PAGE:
If you didn't
know better, you'd think that fields of lavender could be seen only
in Provence, in the South of France.
Yet right outside
Montreal, we discovered Bleu Lavande, the second largest lavender
farm in North America, covering the hills of Applegrove, in Fitch
Bay, on the outskirts of Magog.
Our visit -
our first time in a lavender field - coincided with a warm and sunny
July day, ideal conditions for lavender, which dislikes the cold
Records of lavender
cultivation date as far back as 2500 BC. First used by Egyptians,
Phoenicians and Arabs, lavender spread from the Greeks to the rest
of Europe through the Romans, who were the first to call it lavender.
The etymology of the word is still disputed; does it come from the
Latin lavare, with reference to its use in perfuming baths or freshly
washed linen, or is it related to livere and livendulo, denoting
the purplish blue tint of its flowers?
to be the major area of lavender cultivation, though the plant is
now farmed in other European countries, and has spread to Australia,
Japan and the United States.
Our tour guide
turned out to be none other than Pierre Pellerin himself, owner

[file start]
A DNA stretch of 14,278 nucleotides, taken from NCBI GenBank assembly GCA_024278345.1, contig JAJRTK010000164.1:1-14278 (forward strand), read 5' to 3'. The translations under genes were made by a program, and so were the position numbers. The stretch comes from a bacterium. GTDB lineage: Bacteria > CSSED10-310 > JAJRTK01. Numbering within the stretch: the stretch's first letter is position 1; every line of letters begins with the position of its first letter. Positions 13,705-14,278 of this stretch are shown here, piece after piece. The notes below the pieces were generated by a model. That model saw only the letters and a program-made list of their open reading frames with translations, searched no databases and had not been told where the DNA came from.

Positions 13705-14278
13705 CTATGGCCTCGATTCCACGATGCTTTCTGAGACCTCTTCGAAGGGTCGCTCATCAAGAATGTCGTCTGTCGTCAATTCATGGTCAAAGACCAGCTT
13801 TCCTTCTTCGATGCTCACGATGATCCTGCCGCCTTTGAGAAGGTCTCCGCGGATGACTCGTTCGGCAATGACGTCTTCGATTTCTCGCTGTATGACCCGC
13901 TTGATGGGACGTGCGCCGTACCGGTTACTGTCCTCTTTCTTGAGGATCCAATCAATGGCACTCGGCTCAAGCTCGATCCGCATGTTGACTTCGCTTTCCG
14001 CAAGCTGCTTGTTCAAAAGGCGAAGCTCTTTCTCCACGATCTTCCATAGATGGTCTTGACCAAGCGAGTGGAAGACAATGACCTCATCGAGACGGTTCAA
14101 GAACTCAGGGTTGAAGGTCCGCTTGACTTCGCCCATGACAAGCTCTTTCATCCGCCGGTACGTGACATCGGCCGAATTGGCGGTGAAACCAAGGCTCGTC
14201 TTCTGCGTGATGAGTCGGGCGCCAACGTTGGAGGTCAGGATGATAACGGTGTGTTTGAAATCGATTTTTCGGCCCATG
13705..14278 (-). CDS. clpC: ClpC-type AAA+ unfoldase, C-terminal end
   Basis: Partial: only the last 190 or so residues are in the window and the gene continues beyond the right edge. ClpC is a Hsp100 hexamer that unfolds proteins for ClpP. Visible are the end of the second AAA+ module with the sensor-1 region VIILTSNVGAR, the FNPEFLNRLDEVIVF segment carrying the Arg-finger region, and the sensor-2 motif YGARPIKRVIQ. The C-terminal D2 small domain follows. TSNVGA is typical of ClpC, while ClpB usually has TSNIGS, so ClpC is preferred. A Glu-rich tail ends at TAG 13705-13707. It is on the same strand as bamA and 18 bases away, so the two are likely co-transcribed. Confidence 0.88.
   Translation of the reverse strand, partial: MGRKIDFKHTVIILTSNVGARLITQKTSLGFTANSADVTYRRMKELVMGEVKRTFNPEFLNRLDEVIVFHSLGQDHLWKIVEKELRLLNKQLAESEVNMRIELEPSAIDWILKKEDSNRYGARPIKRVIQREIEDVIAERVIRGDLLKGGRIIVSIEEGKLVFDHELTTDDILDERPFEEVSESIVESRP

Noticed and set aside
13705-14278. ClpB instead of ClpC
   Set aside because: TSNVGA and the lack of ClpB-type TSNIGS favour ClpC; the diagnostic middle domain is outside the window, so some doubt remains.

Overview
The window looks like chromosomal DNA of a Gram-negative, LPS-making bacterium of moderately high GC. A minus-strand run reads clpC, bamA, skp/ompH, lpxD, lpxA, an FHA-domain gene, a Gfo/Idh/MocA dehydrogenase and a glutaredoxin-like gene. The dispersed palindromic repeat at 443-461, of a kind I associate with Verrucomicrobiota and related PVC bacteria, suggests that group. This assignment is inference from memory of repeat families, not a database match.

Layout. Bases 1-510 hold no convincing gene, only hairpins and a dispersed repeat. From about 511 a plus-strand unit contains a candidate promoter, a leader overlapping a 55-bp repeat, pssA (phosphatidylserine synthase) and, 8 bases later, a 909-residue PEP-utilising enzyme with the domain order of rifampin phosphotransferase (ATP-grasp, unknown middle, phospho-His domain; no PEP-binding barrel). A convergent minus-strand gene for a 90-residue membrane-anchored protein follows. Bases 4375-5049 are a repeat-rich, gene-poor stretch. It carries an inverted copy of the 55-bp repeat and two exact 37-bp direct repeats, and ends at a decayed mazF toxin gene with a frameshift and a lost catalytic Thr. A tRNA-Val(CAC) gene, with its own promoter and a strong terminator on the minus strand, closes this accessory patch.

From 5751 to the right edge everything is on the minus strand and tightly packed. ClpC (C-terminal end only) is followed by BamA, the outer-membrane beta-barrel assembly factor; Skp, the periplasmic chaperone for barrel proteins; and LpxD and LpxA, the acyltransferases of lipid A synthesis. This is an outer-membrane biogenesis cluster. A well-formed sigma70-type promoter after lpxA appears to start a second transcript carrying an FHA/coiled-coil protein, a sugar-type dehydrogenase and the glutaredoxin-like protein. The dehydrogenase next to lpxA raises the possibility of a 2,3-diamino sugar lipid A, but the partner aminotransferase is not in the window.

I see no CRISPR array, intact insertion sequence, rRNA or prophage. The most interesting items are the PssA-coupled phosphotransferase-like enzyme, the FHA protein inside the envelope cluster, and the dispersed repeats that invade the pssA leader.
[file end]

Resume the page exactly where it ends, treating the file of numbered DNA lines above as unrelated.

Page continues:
and operator of Bleu Lavande. A little over ten years ago, Pellerin's
doctor advised him that he needed rest and relaxation, so he bought
an empty tract of land near Lac Memphremagog and set about considering
what he might do with it. His goal was to become a gentleman farmer,
pottering about his fields in summer, and jetting south come the
seeing some purple flowers in the South of France; a Google search
brought up the word 'lavender'. Ten years, a handful of inventions,
a new love, and many voyages of discovery later, Pellerin is head
of the largest lavender farm in Canada.
operates without the use of pesticides or herbicides, and is the
only producer of True Lavender Essential Oil, as certified by the
International Organization for Standardization (ISO).
The farm receives
thousands of visitors a year between May and October, who are treated
not only to a tour of the operations, but are free to picnic on
the grounds or even indulge in a lavender oil massage. Lavender
oil has many other properties, leading to its use as a relaxing
agent, a sedative, an insecticide, and even in antibacterial gels.
A cool compress with a few drops of lavender essential oil is an
effective headache cure. And, of course, the plant is widely used
in perfumes and lotions, prized for its complexity; true lavender
oil is made up of no less than 180 components.
romantic plant with a long history. How fortunate we are to have
Bleu Lavande's fields on our door-step!
by Deniz B. Bevan:
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